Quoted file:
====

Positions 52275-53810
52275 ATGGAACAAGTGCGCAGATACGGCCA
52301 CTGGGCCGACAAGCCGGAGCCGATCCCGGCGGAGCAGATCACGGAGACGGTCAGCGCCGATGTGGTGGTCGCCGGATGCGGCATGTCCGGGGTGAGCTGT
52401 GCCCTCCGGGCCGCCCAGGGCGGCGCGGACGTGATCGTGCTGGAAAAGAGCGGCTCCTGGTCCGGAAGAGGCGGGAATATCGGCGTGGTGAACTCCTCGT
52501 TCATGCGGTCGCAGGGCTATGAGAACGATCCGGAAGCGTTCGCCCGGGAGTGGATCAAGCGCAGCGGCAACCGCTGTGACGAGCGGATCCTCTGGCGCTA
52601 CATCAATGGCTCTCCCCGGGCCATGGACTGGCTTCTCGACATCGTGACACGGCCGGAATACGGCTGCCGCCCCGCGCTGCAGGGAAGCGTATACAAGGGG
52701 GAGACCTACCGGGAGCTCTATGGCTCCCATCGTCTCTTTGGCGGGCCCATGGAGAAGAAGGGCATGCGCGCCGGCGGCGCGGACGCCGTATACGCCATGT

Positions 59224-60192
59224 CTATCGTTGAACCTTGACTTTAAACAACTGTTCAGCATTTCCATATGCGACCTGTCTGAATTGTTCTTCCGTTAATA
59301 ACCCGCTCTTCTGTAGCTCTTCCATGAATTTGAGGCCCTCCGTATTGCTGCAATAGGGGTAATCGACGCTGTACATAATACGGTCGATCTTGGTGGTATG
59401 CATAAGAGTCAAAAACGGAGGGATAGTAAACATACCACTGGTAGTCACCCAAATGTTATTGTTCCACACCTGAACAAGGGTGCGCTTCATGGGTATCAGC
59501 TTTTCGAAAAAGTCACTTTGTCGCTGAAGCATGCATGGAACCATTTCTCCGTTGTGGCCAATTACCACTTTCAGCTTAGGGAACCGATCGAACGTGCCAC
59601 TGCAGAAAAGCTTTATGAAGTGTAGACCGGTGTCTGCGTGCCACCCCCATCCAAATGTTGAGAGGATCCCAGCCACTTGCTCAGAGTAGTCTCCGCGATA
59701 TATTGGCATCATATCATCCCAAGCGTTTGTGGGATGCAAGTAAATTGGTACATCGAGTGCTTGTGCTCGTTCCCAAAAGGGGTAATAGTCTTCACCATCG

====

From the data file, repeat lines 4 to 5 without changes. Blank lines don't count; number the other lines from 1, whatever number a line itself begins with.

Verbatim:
52401 GCCCTCCGGGCCGCCCAGGGCGGCGCGGACGTGATCGTGCTGGAAAAGAGCGGCTCCTGGTCCGGAAGAGGCGGGAATATCGGCGTGGTGAACTCCTCGT
52501 TCATGCGGTCGCAGGGCTATGAGAACGATCCGGAAGCGTTCGCCCGGGAGTGGATCAAGCGCAGCGGCAACCGCTGTGACGAGCGGATCCTCTGGCGCTA